Edward Ortiz, THE SACRAMENTO BEE
As many as 80,000 bee colonies have died or been damaged this year after pollinating almond trees in the San Joaquin Valley, and some beekeepers are pointing to pesticides used on almond orchards as a possible cause.
The damaged colonies are the latest worry in the beekeeping community, which is already struggling to deal with colony collapse disorder, a phenomenon in which beekeepers open hives after pollination and find them empty, with the bees nowhere to be found.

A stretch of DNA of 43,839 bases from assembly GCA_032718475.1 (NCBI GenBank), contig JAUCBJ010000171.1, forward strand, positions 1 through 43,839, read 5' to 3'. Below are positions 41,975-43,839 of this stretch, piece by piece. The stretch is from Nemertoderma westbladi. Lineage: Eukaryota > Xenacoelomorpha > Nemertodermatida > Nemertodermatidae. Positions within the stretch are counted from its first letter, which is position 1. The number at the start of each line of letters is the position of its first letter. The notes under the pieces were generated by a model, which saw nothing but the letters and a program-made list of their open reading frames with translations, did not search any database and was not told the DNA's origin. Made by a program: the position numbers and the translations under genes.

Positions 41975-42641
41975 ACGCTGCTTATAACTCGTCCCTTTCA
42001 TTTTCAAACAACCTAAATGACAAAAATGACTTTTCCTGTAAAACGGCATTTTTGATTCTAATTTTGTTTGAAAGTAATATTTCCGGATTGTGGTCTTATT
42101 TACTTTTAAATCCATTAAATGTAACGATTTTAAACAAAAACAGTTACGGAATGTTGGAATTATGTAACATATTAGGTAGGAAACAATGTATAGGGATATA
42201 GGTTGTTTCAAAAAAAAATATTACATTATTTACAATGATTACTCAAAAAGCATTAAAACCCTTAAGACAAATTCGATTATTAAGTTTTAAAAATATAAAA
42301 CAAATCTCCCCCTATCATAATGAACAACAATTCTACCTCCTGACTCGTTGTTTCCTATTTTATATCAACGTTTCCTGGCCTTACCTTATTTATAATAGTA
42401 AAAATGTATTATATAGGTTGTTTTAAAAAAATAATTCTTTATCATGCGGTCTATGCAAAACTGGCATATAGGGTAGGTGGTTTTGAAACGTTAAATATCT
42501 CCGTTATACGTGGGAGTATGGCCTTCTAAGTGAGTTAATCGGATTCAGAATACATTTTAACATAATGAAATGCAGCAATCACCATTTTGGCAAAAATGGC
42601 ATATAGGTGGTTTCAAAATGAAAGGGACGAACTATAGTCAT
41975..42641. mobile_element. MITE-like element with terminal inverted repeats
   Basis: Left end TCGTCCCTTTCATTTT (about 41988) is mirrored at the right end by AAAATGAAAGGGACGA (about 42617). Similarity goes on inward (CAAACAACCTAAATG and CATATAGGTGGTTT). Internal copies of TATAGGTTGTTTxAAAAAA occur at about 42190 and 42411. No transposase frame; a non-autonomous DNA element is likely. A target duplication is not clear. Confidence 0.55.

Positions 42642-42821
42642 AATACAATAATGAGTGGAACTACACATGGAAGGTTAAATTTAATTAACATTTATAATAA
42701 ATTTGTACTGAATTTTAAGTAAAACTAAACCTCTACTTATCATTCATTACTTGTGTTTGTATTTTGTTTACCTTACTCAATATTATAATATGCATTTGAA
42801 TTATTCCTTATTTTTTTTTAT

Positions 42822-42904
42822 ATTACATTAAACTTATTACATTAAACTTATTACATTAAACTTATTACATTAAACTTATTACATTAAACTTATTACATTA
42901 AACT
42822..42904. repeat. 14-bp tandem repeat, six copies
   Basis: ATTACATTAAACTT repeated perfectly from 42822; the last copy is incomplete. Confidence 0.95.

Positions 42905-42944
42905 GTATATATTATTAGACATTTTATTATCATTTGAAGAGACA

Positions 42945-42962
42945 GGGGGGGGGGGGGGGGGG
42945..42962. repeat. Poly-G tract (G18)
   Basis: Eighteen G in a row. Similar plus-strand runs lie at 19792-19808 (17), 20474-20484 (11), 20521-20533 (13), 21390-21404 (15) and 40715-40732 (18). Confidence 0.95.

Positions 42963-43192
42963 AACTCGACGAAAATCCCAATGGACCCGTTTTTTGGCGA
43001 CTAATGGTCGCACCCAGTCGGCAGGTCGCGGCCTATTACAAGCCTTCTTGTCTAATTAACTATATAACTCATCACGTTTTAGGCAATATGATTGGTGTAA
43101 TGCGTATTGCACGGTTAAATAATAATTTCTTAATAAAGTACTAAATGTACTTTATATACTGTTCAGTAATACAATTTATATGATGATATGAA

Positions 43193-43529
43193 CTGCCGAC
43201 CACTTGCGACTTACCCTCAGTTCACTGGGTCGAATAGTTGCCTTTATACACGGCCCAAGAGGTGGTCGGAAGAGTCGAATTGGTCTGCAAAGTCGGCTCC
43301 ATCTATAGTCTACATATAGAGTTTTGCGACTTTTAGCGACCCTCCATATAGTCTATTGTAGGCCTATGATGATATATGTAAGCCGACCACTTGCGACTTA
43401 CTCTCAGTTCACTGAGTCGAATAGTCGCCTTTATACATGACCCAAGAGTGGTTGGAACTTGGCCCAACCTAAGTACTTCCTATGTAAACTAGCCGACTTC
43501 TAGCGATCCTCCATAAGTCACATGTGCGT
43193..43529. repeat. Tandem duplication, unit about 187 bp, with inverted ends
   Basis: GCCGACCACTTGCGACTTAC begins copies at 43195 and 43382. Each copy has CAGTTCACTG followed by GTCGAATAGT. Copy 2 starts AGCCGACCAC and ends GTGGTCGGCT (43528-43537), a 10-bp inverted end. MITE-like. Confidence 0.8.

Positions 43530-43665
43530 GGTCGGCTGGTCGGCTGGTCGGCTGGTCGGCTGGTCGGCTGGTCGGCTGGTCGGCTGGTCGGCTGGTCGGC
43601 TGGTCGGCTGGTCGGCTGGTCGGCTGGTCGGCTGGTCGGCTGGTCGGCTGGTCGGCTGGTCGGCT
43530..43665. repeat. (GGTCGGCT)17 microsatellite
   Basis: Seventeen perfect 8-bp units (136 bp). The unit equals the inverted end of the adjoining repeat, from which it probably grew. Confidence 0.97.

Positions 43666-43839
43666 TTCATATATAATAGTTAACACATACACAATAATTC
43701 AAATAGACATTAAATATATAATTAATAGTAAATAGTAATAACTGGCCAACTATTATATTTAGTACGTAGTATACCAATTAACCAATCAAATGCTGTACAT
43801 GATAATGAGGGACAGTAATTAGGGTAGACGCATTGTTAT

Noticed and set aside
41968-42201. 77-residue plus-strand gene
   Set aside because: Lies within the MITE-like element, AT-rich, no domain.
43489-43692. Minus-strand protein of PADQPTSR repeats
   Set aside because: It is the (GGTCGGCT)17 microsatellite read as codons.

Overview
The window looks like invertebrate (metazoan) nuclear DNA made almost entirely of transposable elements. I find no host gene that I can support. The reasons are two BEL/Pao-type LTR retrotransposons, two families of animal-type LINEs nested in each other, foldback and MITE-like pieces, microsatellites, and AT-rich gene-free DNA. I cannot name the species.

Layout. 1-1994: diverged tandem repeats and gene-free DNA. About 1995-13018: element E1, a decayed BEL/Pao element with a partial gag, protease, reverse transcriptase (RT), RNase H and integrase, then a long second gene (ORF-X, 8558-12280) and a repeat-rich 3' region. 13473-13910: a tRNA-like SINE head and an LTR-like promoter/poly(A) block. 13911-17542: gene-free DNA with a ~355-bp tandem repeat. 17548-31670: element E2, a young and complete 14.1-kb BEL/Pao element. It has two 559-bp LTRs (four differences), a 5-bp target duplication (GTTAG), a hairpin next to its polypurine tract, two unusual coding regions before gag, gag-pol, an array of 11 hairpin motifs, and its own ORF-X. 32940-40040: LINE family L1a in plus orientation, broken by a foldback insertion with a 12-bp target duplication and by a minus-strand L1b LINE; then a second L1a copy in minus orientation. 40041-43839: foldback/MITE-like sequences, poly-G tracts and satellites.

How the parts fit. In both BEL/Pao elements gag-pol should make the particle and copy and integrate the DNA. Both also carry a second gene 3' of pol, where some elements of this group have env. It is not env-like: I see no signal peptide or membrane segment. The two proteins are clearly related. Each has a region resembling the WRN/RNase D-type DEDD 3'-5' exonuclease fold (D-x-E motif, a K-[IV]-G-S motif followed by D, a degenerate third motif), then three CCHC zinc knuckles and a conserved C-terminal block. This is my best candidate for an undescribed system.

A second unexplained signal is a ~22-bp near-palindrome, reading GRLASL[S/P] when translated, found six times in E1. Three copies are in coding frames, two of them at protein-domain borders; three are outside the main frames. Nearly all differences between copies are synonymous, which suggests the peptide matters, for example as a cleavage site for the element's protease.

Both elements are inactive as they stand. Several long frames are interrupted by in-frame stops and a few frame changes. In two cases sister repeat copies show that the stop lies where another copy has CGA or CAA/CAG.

The damaged hives are a significant agricultural issue. Ninety percent of honeybees that pollinate crops in the United States are used during the California almond bloom. And there is a cascading effect. Bees used to pollinate almond trees typically are moved to pollinate other crops, such as apples, cranberries, cherries and watermelons.